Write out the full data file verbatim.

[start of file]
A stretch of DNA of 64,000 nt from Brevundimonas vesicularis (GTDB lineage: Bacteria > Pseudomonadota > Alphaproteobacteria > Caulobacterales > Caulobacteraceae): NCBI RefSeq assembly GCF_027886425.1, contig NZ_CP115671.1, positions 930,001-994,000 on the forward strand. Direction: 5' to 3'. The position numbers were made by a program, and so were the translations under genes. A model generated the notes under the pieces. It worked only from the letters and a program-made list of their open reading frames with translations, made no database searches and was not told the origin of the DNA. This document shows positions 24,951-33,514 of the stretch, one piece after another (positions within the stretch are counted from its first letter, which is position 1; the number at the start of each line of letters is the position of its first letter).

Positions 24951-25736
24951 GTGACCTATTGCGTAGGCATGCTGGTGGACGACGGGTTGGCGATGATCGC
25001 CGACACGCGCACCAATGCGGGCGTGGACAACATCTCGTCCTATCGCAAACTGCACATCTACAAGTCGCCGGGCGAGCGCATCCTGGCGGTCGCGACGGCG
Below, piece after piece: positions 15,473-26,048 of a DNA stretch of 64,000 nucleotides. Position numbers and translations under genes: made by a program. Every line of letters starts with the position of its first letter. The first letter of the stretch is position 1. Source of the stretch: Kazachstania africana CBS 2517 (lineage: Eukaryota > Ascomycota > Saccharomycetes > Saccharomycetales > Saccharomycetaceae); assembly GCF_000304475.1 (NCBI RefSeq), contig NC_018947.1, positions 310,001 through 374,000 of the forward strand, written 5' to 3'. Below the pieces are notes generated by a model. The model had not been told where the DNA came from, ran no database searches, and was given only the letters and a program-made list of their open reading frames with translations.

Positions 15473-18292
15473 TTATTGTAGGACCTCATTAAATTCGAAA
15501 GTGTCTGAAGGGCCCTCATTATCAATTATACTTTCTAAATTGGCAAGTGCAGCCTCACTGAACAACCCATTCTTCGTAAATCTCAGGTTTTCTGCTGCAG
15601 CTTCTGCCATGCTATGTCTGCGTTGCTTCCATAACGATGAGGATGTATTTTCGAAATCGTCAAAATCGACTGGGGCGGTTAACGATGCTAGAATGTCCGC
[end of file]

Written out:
A stretch of DNA of 64,000 nt from Brevundimonas vesicularis (GTDB lineage: Bacteria > Pseudomonadota > Alphaproteobacteria > Caulobacterales > Caulobacteraceae): NCBI RefSeq assembly GCF_027886425.1, contig NZ_CP115671.1, positions 930,001-994,000 on the forward strand. Direction: 5' to 3'. The position numbers were made by a program, and so were the translations under genes. A model generated the notes under the pieces. It worked only from the letters and a program-made list of their open reading frames with translations, made no database searches and was not told the origin of the DNA. This document shows positions 24,951-33,514 of the stretch, one piece after another (positions within the stretch are counted from its first letter, which is position 1; the number at the start of each line of letters is the position of its first letter).

Positions 24951-25736
24951 GTGACCTATTGCGTAGGCATGCTGGTGGACGACGGGTTGGCGATGATCGC
25001 CGACACGCGCACCAATGCGGGCGTGGACAACATCTCGTCCTATCGCAAACTGCACATCTACAAGTCGCCGGGCGAGCGCATCCTGGCGGTCGCGACGGCG
Below, piece after piece: positions 15,473-26,048 of a DNA stretch of 64,000 nucleotides. Position numbers and translations under genes: made by a program. Every line of letters starts with the position of its first letter. The first letter of the stretch is position 1. Source of the stretch: Kazachstania africana CBS 2517 (lineage: Eukaryota > Ascomycota > Saccharomycetes > Saccharomycetales > Saccharomycetaceae); assembly GCF_000304475.1 (NCBI RefSeq), contig NC_018947.1, positions 310,001 through 374,000 of the forward strand, written 5' to 3'. Below the pieces are notes generated by a model. The model had not been told where the DNA came from, ran no database searches, and was given only the letters and a program-made list of their open reading frames with translations.

Positions 15473-18292
15473 TTATTGTAGGACCTCATTAAATTCGAAA
15501 GTGTCTGAAGGGCCCTCATTATCAATTATACTTTCTAAATTGGCAAGTGCAGCCTCACTGAACAACCCATTCTTCGTAAATCTCAGGTTTTCTGCTGCAG
15601 CTTCTGCCATGCTATGTCTGCGTTGCTTCCATAACGATGAGGATGTATTTTCGAAATCGTCAAAATCGACTGGGGCGGTTAACGATGCTAGAATGTCCGC